By studying cells growing in culture, researchers have learned that cancer cells do not heed the normal signals that regulate the cell cycle. For example, as the figure above shows, cancer cells do not exhibit density–dependent inhibition when growing in culture; they do not stop dividing when growth factors are depleted. A logical hypothesis to explain this behavior is that cancer cells do not need growth factors in their culture medium in order to grow and divide. They may make a required growth factor themselves, or they may have an abnormality in the signaling pathway that conveys the growth factor’s signal to the cell cycle control system even in the absence of that factor. Another possibility is an abnormal cell cycle control system.
There are other important differences between normal cells and cancer cells that reflect derangements of the cell cycle. If and when they stop dividing, cancer cells do so at random points in the cycle, rather than at the normal checkpoints. Moreover, in culture, cancer cells can go on dividing indefinitely if they are given a continual supply of nutrients; they are said to be “immortal.” A striking example is a cell line that has been reproducing in culture since 1951. Cells of this line are called HeLa cells because their original source was a tumor removed from a woman named Henrietta Lacks. By contrast, nearly all normal mammalian cells growing in culture divide only about 20 to 50 times before they stop dividing, age, and die.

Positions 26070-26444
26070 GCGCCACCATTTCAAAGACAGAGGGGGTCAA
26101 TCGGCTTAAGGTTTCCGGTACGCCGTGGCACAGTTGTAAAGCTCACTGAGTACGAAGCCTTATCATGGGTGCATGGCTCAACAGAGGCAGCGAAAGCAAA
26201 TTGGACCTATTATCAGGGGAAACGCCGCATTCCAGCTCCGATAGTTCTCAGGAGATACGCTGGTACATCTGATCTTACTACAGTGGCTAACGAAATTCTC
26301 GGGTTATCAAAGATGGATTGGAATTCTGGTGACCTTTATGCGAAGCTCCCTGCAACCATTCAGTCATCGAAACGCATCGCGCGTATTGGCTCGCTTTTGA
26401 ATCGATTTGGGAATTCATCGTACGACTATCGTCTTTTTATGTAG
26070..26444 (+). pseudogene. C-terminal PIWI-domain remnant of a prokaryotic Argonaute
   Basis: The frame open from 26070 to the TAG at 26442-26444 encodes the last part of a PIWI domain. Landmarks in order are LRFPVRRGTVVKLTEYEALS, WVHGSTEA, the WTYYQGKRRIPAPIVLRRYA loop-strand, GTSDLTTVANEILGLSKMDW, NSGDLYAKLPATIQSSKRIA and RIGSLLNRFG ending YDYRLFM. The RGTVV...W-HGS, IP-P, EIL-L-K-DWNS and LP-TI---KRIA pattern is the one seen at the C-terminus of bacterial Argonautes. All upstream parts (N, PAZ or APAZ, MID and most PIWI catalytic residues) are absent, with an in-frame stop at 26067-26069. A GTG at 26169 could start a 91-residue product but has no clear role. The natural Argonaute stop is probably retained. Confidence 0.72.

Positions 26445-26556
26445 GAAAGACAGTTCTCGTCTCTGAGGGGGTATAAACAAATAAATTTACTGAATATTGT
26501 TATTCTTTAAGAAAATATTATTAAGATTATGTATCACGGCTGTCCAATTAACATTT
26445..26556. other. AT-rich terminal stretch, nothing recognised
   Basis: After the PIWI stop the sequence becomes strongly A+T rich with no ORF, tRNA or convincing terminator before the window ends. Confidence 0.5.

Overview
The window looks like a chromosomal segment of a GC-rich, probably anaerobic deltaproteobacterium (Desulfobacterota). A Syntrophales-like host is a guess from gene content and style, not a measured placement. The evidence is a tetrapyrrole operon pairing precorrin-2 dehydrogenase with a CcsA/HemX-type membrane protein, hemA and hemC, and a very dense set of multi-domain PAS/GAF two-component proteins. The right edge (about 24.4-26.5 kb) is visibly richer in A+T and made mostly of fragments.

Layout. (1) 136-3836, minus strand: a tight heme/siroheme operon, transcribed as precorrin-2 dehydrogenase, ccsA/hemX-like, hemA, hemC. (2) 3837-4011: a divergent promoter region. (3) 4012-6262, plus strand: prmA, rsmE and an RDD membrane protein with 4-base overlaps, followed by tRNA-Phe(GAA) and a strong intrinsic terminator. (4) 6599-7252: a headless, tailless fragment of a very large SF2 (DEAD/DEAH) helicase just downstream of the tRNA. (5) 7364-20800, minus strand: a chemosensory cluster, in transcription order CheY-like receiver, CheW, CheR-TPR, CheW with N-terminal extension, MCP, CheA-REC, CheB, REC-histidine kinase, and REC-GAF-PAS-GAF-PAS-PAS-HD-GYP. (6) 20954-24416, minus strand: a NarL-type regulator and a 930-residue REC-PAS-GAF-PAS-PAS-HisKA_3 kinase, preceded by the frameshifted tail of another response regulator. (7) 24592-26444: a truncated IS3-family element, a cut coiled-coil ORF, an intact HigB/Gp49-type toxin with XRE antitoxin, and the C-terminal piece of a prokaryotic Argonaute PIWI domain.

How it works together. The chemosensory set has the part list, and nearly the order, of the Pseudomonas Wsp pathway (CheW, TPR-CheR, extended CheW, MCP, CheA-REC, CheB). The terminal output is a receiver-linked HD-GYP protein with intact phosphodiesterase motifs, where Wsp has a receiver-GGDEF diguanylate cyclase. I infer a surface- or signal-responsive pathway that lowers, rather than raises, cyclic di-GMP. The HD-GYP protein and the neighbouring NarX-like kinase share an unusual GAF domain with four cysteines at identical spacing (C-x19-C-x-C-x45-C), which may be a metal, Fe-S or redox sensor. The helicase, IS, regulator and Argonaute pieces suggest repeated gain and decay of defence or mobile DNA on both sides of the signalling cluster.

The abnormal behaviour of cancer cells can be catastrophic when it occurs in the body. The problem begins when a single cell in a tissue undergoes transformation , the process that converts a normal cell to a cancer cell. The body’s immune system normally recognises a transformed cell as an insurgent and destroys it. However, if the cell evades destruction, it may proliferate and form a tumour, a mass of abnormal cells within otherwise normal tissue. If the abnormal cells remain at the original site, the lump is called a benign tumour . Most benign tumors do not cause serious problems and can be completely removed by surgery. In contrast, a malignant tumour becomes invasive enough to impair the functions of one or more organs.
A tumour that appears to be localised may be treated with high–energy radiation, which damages DNA in cancer cells much more than it does in normal cells, apparently because cancer cells have lost the ability to repair such damage. To treat known or suspected metastatic tumours, chemotherapy is used, in which drugs that are toxic to actively dividing cells are administered through the circulatory system. As you might expect, chemotherapeutic drugs interfere with specific steps in the cell cycle. For example, the drug Taxol freezes the mitotic spindle by preventing microtubule depolymerisation, which stops actively dividing cells from proceeding past metaphase. The side effects of chemotherapy are due to the drugs’ effects on normal cells. For example, nausea results from chemotherapy’s effects on intestinal cells, hair loss from effects on hair follicle cells, and susceptibility to infection from effects on immune system cells.
Researchers are beginning to understand how a normal cell is transformed into a cancer cell. Though the causes of cancer are diverse, cellular transformation always involves the alteration of genes that somehow influence the cell cycle control system. Our knowledge of how changes in the genome lead to the various abnormalities of cancer cells remains rudimentary, however.
Perhaps the reason we have so many unanswered questions about cancer cells is that there is still so much to learn about how normal cells function. The cell, life’s basic unit of structure and function, holds enough secrets to engage researchers well into the future.